The Centre ordered the Supreme Court that no criminal action would be taken against those who could not deposit the banned notes on time.
As the note ban inches its anniversary, the announcement comes as a sigh of relief for the Indian masses.
The court said the matter will now be heard by a five-judge Constitution bench.
The Constitution bench was set up last December to examine the validity of the Centre’s demonetisation move.
The SC bench, comprising Chief Justice Dipak Misra and Justices A M Khanwilkar and D Y Chandrachud, asked the petitioners to file interlocutory applications in the pending petitions, which will be taken up by the constitution bench.
Targeted at weeding out tax evasion and corruption, the last year’s sudden announcement of Demonetisation had thrown India’s cash economy into turmoil, leaving the country in chaos.
The deposited notes are being verified by the central bank at its offices to establish the total number of currency bills returned and to weed out the fake currencies.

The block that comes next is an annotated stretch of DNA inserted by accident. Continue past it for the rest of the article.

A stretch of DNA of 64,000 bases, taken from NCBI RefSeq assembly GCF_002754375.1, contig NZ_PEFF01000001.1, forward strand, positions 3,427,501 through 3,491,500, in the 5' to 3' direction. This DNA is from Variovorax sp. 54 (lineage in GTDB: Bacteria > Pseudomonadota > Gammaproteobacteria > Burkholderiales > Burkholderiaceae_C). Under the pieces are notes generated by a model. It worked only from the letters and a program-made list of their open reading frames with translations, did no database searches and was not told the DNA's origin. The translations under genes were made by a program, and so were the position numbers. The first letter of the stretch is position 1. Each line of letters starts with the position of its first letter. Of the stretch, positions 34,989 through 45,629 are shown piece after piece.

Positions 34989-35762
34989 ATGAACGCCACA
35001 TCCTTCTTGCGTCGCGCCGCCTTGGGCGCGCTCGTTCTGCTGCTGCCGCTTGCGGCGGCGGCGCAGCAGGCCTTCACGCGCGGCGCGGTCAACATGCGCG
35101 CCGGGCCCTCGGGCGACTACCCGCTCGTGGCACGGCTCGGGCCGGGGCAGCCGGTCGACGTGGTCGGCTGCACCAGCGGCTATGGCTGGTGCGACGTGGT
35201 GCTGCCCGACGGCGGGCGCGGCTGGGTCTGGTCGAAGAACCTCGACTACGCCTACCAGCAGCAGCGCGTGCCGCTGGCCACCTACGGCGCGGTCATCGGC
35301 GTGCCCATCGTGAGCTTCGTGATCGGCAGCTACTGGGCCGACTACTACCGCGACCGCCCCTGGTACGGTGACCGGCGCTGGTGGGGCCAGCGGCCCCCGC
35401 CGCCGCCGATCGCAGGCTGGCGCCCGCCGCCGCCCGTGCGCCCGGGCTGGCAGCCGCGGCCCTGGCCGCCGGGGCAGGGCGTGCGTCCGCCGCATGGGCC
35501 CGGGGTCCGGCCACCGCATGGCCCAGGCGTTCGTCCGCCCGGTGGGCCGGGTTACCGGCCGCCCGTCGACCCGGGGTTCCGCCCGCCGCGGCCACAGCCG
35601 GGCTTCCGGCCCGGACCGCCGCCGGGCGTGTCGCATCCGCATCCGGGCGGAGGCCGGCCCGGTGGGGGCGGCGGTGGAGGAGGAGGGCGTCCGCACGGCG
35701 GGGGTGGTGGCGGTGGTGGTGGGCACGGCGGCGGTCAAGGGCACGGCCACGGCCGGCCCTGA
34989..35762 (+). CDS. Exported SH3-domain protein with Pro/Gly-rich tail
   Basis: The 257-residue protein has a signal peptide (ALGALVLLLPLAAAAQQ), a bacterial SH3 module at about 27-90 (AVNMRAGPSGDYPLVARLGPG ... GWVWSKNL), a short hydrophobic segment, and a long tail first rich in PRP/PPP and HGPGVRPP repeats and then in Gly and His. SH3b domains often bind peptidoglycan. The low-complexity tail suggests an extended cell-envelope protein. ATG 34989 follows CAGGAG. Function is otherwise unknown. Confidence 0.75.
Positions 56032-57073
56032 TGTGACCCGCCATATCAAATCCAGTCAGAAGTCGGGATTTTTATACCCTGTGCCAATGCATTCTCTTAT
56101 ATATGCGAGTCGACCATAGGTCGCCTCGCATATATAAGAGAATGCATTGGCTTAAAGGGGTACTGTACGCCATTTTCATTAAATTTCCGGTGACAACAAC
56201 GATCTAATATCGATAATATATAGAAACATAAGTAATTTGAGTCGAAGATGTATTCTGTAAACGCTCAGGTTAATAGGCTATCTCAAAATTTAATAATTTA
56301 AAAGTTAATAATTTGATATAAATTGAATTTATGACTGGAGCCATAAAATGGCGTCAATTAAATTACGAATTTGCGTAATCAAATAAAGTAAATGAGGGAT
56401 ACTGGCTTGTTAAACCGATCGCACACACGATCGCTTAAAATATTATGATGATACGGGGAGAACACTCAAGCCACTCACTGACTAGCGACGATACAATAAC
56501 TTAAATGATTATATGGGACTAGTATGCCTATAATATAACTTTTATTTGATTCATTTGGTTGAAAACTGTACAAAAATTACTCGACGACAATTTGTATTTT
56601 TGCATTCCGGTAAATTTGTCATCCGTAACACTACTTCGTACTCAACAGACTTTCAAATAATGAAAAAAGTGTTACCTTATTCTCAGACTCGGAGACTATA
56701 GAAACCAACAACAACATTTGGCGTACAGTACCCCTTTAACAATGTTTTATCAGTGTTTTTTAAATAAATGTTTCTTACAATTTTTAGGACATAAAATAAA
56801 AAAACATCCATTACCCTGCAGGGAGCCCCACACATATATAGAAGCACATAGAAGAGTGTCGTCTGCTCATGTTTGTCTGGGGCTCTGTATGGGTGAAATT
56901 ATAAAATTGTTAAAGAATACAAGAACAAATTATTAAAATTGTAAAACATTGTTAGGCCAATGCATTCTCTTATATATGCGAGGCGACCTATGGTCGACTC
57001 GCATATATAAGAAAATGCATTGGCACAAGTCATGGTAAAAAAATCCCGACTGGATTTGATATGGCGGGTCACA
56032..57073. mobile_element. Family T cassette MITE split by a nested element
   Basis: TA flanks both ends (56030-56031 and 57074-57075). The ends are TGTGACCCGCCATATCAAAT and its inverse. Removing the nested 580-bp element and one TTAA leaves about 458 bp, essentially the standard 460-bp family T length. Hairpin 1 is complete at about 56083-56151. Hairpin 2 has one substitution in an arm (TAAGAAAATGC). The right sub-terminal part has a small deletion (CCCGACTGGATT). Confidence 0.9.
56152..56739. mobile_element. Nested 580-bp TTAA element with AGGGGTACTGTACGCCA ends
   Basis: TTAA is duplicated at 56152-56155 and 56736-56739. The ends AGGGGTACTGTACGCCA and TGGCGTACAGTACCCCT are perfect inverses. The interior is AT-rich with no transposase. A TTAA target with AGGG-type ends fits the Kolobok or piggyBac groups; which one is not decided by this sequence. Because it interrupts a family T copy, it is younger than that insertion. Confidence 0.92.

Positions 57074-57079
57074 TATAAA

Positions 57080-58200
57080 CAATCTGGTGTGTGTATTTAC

The government had on November 8 last year banned the use of old Rs 500 and Rs 1,000 notes and allowed the holders of these currency bills to deposit them with banks or use them at certain notified utilities.
The Reserve Bank of India’s annual report revealed the return of demonetised high-value currency of 15.28 lakh crore to the central bank, i.e 99% of the banned currency have returned to the banking system.
This cash ban prompted the central bank to print new currency, reducing its profit. The newly-minted currency of Rs 500 and Rs 1,000 went through a sophisticated verification process.
Several opposition parties including the Congress and Mamata Banerjee’s TMC have announced that they would observe November 8, the first anniversary of demonetisation, as ‘Black Day.’
And to counter the opposition, the ruling BJP has decided to observe the note ban anniversary as “anti- blackmoney day”.
Whatever might be the parties concern but the announcement of decriminalizing the late currency depositors is sure to be a matured decision.
So here comes fine news amidst the first anniversary of ‘Black Day’ celebration.